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M. Garcia, M. Hernández, H. Urcola, J. Araiz, J. Duran, E. Vecino; Organ Cultures of Adult Porcine Retina: A Model for Studing Neuroprotection in the Retina . Invest. Ophthalmol. Vis. Sci. 2005;46(13):2994.
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© ARVO (1962-2015); The Authors (2016-present)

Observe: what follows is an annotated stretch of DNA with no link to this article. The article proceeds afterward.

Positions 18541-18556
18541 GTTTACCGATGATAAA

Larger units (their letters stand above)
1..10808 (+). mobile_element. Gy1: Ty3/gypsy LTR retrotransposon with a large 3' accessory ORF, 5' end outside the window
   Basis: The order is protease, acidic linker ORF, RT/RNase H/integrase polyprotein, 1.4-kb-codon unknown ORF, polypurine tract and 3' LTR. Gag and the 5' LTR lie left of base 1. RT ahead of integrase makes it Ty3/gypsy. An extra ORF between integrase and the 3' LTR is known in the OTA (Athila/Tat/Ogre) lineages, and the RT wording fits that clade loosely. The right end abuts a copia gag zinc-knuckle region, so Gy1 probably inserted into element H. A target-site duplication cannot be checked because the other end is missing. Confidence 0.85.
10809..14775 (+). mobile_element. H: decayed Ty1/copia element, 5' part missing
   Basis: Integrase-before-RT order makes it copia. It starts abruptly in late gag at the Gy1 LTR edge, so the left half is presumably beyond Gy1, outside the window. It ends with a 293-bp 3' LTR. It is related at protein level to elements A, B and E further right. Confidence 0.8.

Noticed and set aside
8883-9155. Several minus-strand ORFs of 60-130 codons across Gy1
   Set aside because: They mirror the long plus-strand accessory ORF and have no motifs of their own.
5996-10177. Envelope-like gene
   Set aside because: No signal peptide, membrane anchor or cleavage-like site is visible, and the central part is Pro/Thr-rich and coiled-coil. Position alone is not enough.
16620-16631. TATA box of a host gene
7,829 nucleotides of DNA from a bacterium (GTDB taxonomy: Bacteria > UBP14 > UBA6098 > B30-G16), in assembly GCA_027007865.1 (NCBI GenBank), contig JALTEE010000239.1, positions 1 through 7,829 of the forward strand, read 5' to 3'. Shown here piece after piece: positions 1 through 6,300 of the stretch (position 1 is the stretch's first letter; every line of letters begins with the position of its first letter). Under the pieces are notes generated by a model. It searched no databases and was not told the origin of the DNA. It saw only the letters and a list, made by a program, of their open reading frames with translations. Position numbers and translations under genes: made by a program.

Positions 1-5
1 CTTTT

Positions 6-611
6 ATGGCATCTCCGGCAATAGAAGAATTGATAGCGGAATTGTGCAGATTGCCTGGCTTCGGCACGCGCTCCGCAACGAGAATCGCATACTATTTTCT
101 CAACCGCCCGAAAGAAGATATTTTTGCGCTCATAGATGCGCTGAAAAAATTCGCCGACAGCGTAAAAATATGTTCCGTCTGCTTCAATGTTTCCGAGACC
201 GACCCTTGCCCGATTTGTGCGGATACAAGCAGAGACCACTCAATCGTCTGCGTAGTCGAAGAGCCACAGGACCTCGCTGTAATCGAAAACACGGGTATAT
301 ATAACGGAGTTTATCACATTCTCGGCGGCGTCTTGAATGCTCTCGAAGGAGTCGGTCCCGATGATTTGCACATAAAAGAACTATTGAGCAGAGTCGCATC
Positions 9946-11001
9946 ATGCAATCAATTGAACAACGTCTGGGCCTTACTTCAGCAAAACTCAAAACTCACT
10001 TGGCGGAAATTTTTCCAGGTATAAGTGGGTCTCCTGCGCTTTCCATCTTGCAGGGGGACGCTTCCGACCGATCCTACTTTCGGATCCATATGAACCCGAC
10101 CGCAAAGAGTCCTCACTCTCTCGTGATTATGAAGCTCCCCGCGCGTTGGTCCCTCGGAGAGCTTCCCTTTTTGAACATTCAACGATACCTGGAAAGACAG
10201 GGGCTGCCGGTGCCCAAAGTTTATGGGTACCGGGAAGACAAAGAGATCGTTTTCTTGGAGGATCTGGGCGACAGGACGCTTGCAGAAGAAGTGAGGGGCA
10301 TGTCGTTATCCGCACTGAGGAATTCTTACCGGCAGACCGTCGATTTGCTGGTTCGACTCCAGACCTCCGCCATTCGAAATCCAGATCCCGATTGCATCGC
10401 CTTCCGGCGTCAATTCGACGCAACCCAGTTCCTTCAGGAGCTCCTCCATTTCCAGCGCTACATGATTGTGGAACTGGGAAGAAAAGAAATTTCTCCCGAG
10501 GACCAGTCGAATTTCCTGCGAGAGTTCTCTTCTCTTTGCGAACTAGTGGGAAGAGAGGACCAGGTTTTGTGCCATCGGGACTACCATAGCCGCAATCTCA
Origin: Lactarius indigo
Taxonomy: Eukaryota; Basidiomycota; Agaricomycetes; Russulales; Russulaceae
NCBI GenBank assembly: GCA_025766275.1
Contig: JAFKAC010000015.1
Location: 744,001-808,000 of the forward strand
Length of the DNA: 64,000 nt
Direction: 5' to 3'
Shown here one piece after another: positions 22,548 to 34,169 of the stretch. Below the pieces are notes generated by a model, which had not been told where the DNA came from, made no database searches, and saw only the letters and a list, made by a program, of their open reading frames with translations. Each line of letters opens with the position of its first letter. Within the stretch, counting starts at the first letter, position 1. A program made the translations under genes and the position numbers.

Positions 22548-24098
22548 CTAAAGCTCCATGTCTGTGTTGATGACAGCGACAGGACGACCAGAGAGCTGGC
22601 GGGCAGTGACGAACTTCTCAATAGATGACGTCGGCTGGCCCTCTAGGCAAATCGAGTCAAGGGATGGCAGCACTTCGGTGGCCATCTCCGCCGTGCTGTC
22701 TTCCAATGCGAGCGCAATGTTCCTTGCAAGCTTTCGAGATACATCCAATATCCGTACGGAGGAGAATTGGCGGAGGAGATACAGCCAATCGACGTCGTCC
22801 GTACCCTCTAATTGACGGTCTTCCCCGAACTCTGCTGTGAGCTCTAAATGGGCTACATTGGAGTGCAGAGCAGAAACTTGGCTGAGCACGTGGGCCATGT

Purpose: To establish an in vitro model of preserved retinal tissue architecture by using adult porcine retina based on its similarity with the human retina. Methods: Adult porcine eyes were obtained from a local slaughterhouse and retinas were removed within 1–3 hours post mortem under aseptic conditions. Explants were prepared from porcine retinas attached or detached from the underlying pigment epithelium with the ganglion cell layer (GCL) facing down or up. Explants were maintained from 1 day to 1 week in culture dishes with serum–supplemented medium. After this time, retinas were fixed and processed in order to perform immunohistological studies both in sections and in toto. We analyzed the structure of the different retinal layers and the viability of different retinal cell types in the explants. Results: After 1 day of culture, the appearance of the porcine retina histological was histologically similar to that of the control retina and its architecture was well preserved. A progressive degeneration of the retinal structure was observed from day 2 of culture, mainly when the explants were performed from detached retinas. A distinct pattern of degeneration was observed when explants were performed with the GCL facing down or up. Thus, when the GCL was facing up, the outer and inner nuclear layers became more irregular and Müller cells showed a larger hypertrophy than in explants with ganglion cells facing down. An increase in GFAP expression was observed in Müller cells, whereas anti–neurofilament immunocytochemistry revealed degeneration of retinal ganglion cells and horizontal cells. Changes in retinal structure were less evident in explants performed with the GCL facing down in spite of being detached from the pigmented epithelium. Conclusions: Organ culture of the adult porcine retina can be a useful tool for analyses requiring a preserved architecture of the retina and intact cell–cell associations, at least for short periods of time.
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